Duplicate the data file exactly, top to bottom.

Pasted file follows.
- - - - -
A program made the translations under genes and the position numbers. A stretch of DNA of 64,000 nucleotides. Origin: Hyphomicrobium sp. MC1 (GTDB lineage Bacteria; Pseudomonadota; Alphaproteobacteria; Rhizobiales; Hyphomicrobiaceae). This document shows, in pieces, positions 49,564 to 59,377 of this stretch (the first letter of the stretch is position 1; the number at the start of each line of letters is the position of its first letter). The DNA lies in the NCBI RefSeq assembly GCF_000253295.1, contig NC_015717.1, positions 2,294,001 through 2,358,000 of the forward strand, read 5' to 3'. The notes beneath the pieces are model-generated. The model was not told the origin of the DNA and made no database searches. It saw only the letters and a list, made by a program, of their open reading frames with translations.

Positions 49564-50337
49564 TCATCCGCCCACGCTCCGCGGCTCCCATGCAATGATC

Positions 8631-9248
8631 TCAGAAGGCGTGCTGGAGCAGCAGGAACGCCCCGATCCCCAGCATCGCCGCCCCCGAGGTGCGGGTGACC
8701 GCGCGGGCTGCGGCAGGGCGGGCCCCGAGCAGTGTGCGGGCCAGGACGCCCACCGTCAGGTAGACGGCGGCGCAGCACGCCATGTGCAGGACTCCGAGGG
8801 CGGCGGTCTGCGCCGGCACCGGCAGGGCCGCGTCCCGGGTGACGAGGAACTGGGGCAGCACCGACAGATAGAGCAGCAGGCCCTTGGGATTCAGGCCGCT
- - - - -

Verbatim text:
A program made the translations under genes and the position numbers. A stretch of DNA of 64,000 nucleotides. Origin: Hyphomicrobium sp. MC1 (GTDB lineage Bacteria; Pseudomonadota; Alphaproteobacteria; Rhizobiales; Hyphomicrobiaceae). This document shows, in pieces, positions 49,564 to 59,377 of this stretch (the first letter of the stretch is position 1; the number at the start of each line of letters is the position of its first letter). The DNA lies in the NCBI RefSeq assembly GCF_000253295.1, contig NC_015717.1, positions 2,294,001 through 2,358,000 of the forward strand, read 5' to 3'. The notes beneath the pieces are model-generated. The model was not told the origin of the DNA and made no database searches. It saw only the letters and a list, made by a program, of their open reading frames with translations.

Positions 49564-50337
49564 TCATCCGCCCACGCTCCGCGGCTCCCATGCAATGATC

Positions 8631-9248
8631 TCAGAAGGCGTGCTGGAGCAGCAGGAACGCCCCGATCCCCAGCATCGCCGCCCCCGAGGTGCGGGTGACC
8701 GCGCGGGCTGCGGCAGGGCGGGCCCCGAGCAGTGTGCGGGCCAGGACGCCCACCGTCAGGTAGACGGCGGCGCAGCACGCCATGTGCAGGACTCCGAGGG
8801 CGGCGGTCTGCGCCGGCACCGGCAGGGCCGCGTCCCGGGTGACGAGGAACTGGGGCAGCACCGACAGATAGAGCAGCAGGCCCTTGGGATTCAGGCCGCT